Total Eclipse of the Heart

L’EclisseIn the next few days I expect — or at least I hope — we’ll see a lot of thoughtful remembrances of the life and work of the great Italian director Michelangelo Antonioni, who died on Monday at the age of ninety-four. Here’s the Times obituary and critic Stephen Holden’s insightful appraisal, plus an article at Slate that tackles this great loss from the doubly unfortunate angle of having also lost Ingmar Bergman the same day. What a tragic day for film.

These and other articles will give you a much more well-rounded idea of Antonioni’s career and impact than I ever could. Still, I want to add one thing: his 1962 masterwork “L’Eclisse” is among my favorite movies of all time. Few more elegant, exquisitely crafted or beautifully populated essays on alienation have ever been committed to film.

Two’s Company

As the last entry in Antonioni’s groundbreaking trilogy about personal isolation against a modern landscape (“L’Avventura ” and “La Notte” immediately preceded it) “L’Eclisse” is, for me, the most perfectly realized expression of the director’s ideas. Like those films, this exploration of postwar Italy’s alienating evolution dispenses with most pretensions of a plot, opting instead to expend much of its energies lingering over the the gorgeous, troubled face of the incomparable Monica Vitti. There are far, far worse ways of spending your time at the cinema.

Above: Surface to air. Monica Vitti and Alain Delon gloriously fail to connect.

Here, though, Vitti is ingeniously paired with the French film idol Alain Delon. With his blank and mercenary handsomeness, Delon is an ideal counterpart for Vitti’s searching, aristocratic elegance. The two while away the movie’s hundred and twenty-five minutes with vague, clumsy attempts at creating the barest of meaningful connections with one another. It’s a sometimes funny and often sad dance of circumspection and muted intentions.

Still, “L’Eclisse” is more than just a document of two beautiful people who can᾿t get it on, even as delicately rendered as that pained courtship is. The movie’s closing moments hover disconsolately over several of the outdoor locations visited by its main characters in earlier acts. Except now, in the closing moments of their almost epically pointless journey, the locales are spookily devoid of people, almost abruptly abandoned. A heavy music plays over the images, and unexpectedly turns the whole endeavor into a kind of horror story about disconnected souls. Very little happens in these final frames, and yet they’re amongst the scariest moments of film I’ve ever seen.

  1. I was also saddened by the loss of Bergman, one of my favorite filmmakers. Had not heard about Antonioni until reading your post, though. I’ve only ever seen “Blowup,” but now I feel the need to check out more. I’ll put “L’Eclisse” at the top of the list. Thanks for the recommend.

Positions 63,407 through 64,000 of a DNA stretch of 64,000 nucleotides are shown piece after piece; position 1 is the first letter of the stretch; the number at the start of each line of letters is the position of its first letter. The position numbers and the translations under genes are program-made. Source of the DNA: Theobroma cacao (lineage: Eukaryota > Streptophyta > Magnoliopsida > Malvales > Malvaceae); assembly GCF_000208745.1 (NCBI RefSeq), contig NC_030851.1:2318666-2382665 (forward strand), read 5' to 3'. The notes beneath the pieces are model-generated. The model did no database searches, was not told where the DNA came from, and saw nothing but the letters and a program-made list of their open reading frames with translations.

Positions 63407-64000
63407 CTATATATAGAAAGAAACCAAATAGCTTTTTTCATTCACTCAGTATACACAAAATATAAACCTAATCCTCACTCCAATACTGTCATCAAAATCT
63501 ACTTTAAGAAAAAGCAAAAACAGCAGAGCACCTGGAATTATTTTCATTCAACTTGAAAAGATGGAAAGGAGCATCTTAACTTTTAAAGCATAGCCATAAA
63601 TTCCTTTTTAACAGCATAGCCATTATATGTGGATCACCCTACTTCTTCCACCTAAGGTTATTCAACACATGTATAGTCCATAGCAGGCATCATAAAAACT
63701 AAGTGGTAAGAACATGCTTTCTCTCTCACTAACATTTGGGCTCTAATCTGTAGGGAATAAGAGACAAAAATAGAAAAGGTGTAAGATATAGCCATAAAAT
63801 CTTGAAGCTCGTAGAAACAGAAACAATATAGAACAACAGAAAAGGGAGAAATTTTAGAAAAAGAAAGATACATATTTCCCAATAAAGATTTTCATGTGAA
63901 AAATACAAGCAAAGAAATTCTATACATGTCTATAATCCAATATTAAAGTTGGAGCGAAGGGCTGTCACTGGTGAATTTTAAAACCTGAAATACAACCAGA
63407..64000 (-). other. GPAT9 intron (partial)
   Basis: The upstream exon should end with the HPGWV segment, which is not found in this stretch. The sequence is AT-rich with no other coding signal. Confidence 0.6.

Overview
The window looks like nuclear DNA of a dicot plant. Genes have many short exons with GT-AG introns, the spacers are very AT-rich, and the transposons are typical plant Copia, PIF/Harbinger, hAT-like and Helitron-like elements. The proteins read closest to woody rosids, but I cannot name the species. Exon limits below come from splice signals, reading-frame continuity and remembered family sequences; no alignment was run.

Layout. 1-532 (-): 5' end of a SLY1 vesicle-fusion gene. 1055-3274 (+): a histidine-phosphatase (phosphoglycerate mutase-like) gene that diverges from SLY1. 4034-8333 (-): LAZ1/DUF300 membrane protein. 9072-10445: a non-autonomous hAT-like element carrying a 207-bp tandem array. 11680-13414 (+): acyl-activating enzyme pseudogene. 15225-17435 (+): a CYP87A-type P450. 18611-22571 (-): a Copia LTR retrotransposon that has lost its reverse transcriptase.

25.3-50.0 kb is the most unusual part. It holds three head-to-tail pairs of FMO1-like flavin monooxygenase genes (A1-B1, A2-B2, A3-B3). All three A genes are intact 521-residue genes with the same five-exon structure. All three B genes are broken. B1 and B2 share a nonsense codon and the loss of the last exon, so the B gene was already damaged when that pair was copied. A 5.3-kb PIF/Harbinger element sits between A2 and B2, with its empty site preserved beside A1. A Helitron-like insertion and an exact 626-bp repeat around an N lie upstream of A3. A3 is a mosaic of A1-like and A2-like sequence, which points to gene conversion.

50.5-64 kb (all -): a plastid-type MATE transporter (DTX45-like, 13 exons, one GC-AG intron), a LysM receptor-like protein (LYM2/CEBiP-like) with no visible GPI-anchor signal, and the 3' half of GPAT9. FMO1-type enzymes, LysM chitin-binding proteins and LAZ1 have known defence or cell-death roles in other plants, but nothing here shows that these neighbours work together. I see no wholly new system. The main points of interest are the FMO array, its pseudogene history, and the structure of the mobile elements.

2. Antonioni and Bergman lived full lives and had long careers for which we should be grateful. Ironically, each had a very stark vision of human existence, one that is very out of fashion today, to our detriment.

    I love all of Antonioni’s black and white films. La Notte was my least favorite but has, after additional viewing, grown on me. The mushroom cloud outside the protagonist’s apartment is sheer genius. L’Eclisse was the end of Antonioni’s B&W career and you can see why, after making it, he switched to color.

    If you haven’t seen Antonioni’s earlier film Il Grido, I highly recommend it.

    A word on Bergman: Shame is maybe the darkest film I’ve ever seen, not in a cheap way mind you but in the way that cuts you to the quick. Some films you forget five minutes after you’ve seen them; others haunt you for the rest of your life.

    Persona, from the same period, is also wonderful and its opening sequence is perhaps the best bit of experimental filmmaking ever created.

  3. David: I saw “Il Grido” and you’re right, it’s really terrific. It’s so interesting as a bridge between neo-realism and Antonioni’s own modernist cinema. Something did change when he went to color, for sure, but “Red Desert” and “The Passenger” are no less indelible than his black and white trilogy, in my opinion.

    As an aside, it’s actually regrettably inconvenient to see the full spectrum of his work on DVD. This really useful round-up from the Times will be enormously helpful to anyone trying to see them all.

  4. Khoi: I love all of Antonioni (except maybe Identification of a Woman). Il Grido hardly ever gets mentioned when his work is discussed, so I felt obliged to plug it. I saw a print of Red Desert some years ago and it remains one of my most memorable film experiences. In the transition to color, Antonioni certainly didn’t take any half steps.

    Thanks for the link. I’d love to see Antonioni’s docs. Also, I didn’t realize that Zabriskie Point and Identification of a Woman were unavailable. I saw both, the first on VHS years ago and the other from a local indie rental place that had a copy (I wonder if they still do).

    The Passenger is a strange case: The recent dvd release is very different from the vhs copy I remember watching years ago, and I can’t help but be curious about the history behind it.

    Anyway, its sad how much material is still unavailable on DVD. Rossellini’s catalog, for example, is almost non-existent. I’ve been watching Hal Ashby recently and his early 80’s films are also unavailable. He made so few that I’d like to see them, even if they are inferior to his work from the 70’s (a long list goes there). And the list goes on….

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